Show Notes for Wednesday, February 15, 2023

For nearly four decades, Los Angelenos came to know and love Fritz Coleman through his gig as the weather reporter on KNBC, where his affable demeanor (honed in his early years of stand-up comedy) made him a staple of local news. But when he retired from his weather gig two years ago, Coleman knew he wasn’t done working. “That 11 o’clock news kept me from a lot of things,” he recalls. “Now I could do all those things that massage my soul, be curious more, and discover more.”

TODAY IS A SPECIAL DAY! (A special thanks to

February 15

National Gumdrop Day

National Wisconsin Day

Singles Awareness Day

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Three in four of us still feel an obligation to come to work when we have a cold, according to a new survey – even though 57% would prefer our sick co-workers just stay home. A recent poll of 2,000 US adults finds that many still feel the need to “power through,” our illnesses, similar to our mindset before the pandemic. Interestingly, when sick, 38% make it a point to come in just to prove to their colleagues and boss they are genuinely unwell. Other top reasons for showing up sick include a fear of co-workers seeing them as “unreliable”, leaving others in the lurch, and simply having too much work to do. 21% said they show up to demonstrate how dedicated they are, and 18% don’t trust others to do their work properly.

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Workers get itchy feet around 18 months into a new job. A study of 5,000 employed adults found that’s the average point when employees come to realize exactly what their job prospects are — and whether it’s time to start thinking about finding something new. The leading causes for those itchy feet? Not being valued for their contributions, feeling like they’re underpaid, and deteriorating working conditions. And 18% said they experienced job doubt when they found themselves working too many hours. The workers reported that once they started feeling frustrated, they started looking for new work, on average, within 4 months — and it typically took just over 3 months to land a new position.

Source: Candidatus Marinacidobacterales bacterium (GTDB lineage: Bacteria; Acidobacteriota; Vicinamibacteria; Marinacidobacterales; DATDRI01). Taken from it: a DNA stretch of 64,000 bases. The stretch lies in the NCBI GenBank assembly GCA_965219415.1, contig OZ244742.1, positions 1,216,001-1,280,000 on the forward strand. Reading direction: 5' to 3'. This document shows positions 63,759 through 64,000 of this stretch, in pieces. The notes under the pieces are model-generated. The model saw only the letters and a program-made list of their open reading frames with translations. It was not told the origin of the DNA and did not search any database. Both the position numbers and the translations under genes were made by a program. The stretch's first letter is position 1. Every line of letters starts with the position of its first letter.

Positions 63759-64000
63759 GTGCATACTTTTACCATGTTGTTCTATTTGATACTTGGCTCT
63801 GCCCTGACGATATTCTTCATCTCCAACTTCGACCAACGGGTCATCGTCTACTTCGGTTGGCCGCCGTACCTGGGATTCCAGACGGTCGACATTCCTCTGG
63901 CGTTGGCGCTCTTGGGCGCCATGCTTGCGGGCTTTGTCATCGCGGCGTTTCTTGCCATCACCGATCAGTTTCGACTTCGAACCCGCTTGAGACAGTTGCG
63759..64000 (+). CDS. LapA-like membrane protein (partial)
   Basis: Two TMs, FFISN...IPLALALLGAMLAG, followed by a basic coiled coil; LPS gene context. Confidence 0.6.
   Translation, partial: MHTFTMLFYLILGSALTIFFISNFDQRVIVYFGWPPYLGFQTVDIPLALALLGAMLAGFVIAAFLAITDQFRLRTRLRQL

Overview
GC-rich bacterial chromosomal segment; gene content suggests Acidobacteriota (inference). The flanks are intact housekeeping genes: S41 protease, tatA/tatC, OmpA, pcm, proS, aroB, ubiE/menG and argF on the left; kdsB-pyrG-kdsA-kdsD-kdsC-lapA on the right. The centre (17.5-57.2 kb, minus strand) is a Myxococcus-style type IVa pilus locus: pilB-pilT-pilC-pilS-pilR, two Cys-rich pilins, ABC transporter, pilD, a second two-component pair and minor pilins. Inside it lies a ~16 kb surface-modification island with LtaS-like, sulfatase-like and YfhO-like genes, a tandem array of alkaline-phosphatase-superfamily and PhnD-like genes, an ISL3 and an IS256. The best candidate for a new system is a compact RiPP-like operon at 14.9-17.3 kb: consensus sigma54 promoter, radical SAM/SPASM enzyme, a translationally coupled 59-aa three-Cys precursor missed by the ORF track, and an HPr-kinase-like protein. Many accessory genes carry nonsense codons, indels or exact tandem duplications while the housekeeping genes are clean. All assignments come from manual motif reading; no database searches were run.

Call it the “Sex Files”? Gillian Anderson is inviting people to write letters detailing their wildest sexual fantasies for her new book on the female sexual experience. “The Crown” star wrote in an op-ed for “The Guardian”: “I want women across the world…to write to me and tell me what you think about when you think about sex. Whether it’s when you’re having it by yourself or with a partner, or with more than one. Tell me.” The “Sex Education” star plans to document the sex lives of women around the globe to help shed light on “women’s sexuality and what it means to be a woman today.”

Austin Butler said he’s trying to lose the “Elvis accent” he developed to play the King of Rock and Roll — which he couldn’t seem to shake during the press tour. On the “Graham Norton Show” Butler spoke about the physical toll his performance took on him. Quote: “I am getting rid of the accent, but I have probably damaged my vocal cords with all that singing.” Butler says that in some cases, his film performance of a single song “took 40 takes.” Since the film premiered at Cannes last summer, social media users have hotly debated the authenticity of the “accent” he’s displayed in public appearances, saying he’s still trying to sound like Elvis.